Thursday, 20 September 2018

Banned Book Week and Persisting Beyond Margins

For the second year, I'm participating in a special charity event for ALSO, a local charity that supports adult literacy programs.  On September 22nd, me and several other local authors will crawl out of our comfort zone to be in public to talk about our favourite topics: books.

I've never quite understood why there are so many calls to ban books.  And it's been even more of a mystery why such a wide variety of books get attacked in this way.  I love books.  They're a way to expand my awareness by exposing me to ideas and lives different from my own.  Not to mention, they're fun!  So why do so many people get themselves tied into a knot.

This year, my curiosity was too much.  I decided to start looking into it and what I found was depressingly bleak.  There seem to be a few specific reasons for banning that keep coming up over and over in the lists: the book features queer characters, diverse characters, encourages people to question authority, or deals with alternate realities.  To me, those are a check list of things I want to read but for some, it strikes them with terror.

Most requests to ban books seem to come from various fundamentalist Christian groups who see these books as an attack on themselves and their faith.  (And just to be clear, these groups are a minority of Christians and I'm sure that many Christians would have a problem with the version of their faith as portrayed by these groups).  In the view of these groups, anything that might encourage anything other than blind faith and obedience is a threat.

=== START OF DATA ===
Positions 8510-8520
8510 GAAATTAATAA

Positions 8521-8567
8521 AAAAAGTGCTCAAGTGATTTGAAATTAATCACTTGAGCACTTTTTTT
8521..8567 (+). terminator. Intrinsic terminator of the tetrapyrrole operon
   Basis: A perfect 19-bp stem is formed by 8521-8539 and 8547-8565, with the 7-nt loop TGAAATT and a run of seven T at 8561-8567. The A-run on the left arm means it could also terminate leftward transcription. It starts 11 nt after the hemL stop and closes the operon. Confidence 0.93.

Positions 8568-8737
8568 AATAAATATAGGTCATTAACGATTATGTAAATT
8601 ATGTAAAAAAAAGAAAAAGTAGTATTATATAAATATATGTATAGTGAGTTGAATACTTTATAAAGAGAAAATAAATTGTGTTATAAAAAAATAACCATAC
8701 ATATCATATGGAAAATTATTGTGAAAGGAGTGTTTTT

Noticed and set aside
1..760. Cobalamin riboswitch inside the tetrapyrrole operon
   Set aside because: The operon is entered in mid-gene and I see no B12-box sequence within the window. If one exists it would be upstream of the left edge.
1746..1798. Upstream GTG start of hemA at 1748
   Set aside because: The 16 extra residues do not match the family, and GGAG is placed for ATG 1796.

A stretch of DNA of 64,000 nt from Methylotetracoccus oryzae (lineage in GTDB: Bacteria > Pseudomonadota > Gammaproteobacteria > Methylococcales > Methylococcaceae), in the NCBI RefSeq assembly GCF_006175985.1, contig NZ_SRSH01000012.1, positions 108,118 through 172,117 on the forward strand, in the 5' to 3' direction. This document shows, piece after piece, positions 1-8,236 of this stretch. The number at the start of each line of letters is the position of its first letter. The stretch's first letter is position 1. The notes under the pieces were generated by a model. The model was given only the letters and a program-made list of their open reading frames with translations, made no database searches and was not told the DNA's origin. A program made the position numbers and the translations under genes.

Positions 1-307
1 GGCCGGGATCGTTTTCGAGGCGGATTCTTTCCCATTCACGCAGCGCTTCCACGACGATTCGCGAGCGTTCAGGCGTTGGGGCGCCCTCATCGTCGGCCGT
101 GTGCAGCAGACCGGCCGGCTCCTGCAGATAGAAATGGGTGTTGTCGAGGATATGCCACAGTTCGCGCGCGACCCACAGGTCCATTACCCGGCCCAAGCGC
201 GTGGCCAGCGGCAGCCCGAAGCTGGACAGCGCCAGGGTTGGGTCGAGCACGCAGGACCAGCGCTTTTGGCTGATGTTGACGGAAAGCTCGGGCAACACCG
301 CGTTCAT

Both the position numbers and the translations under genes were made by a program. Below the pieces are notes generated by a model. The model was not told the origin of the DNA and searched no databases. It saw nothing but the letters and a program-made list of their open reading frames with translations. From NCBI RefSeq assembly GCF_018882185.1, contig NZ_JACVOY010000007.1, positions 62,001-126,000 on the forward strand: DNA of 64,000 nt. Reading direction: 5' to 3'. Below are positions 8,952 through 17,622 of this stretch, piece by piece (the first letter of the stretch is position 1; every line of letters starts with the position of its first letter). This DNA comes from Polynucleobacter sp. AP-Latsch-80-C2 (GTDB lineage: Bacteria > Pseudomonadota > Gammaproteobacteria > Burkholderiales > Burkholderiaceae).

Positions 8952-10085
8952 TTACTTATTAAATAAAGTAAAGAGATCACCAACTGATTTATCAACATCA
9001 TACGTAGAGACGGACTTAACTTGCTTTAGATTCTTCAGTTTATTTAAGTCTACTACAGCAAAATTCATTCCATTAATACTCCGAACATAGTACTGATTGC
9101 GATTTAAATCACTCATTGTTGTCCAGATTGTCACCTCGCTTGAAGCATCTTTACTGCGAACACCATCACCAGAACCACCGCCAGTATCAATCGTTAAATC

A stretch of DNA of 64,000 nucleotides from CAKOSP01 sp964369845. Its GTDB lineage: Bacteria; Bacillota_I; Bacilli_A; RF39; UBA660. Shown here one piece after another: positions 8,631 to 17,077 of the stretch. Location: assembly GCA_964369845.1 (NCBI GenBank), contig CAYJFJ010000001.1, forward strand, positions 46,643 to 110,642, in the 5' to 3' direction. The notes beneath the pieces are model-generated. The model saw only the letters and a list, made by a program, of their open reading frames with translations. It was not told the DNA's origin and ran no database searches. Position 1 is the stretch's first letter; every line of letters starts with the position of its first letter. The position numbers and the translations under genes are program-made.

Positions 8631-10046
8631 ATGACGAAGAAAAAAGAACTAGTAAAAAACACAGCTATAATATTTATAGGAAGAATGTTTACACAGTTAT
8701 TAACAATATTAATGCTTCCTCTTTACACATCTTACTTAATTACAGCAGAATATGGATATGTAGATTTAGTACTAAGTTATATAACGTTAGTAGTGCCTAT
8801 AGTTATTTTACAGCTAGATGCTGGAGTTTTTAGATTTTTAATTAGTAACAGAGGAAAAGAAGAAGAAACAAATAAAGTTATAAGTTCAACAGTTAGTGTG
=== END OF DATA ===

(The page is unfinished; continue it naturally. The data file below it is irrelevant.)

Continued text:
And as a result, they will never know the vicarious thrill of tessering across the universe, or flying in a spaceship, or riding a unicorn, or any of the other wonderful and exciting adventures that books have opened up to me.  They will never learn to see the world through someone else's eyes and thus increase their compassion for those who are different or who have lived different experiences.  And to a point, if they don't want to do that, if they would rather stay in their narrow world bounded by fear, that's their choice.

What they don't have is the right to make that choice for anyone else.  They don't have the right to look at a book and say "This scares me" and insist it be destroyed or locked away.  They don't have the right to deny people the chance to experience stories of others like them and others who are completely different.  

So I am proud to be part of Banned Book Week and part of the ALSO fundraiser.  And if you'd like to support freedom of expression and helping adult literacy, or even if you'd just like to enjoy an evening of books, food, wine and conversation, please join me on Saturday for Persisting Beyond Margins.  And if you'd like to know more about my chosen banned book, A Wrinkle In Time, and why I feel it's a great story, please check out my Heroine Fix on Margaret Murray and the value of an angry heroine.

And if you'd like to check out my own fantastical stories about a secret society of superheroes living among us, the first book in my lalassu series, Revelations, is currently on sale for 99 cents US on all platforms.

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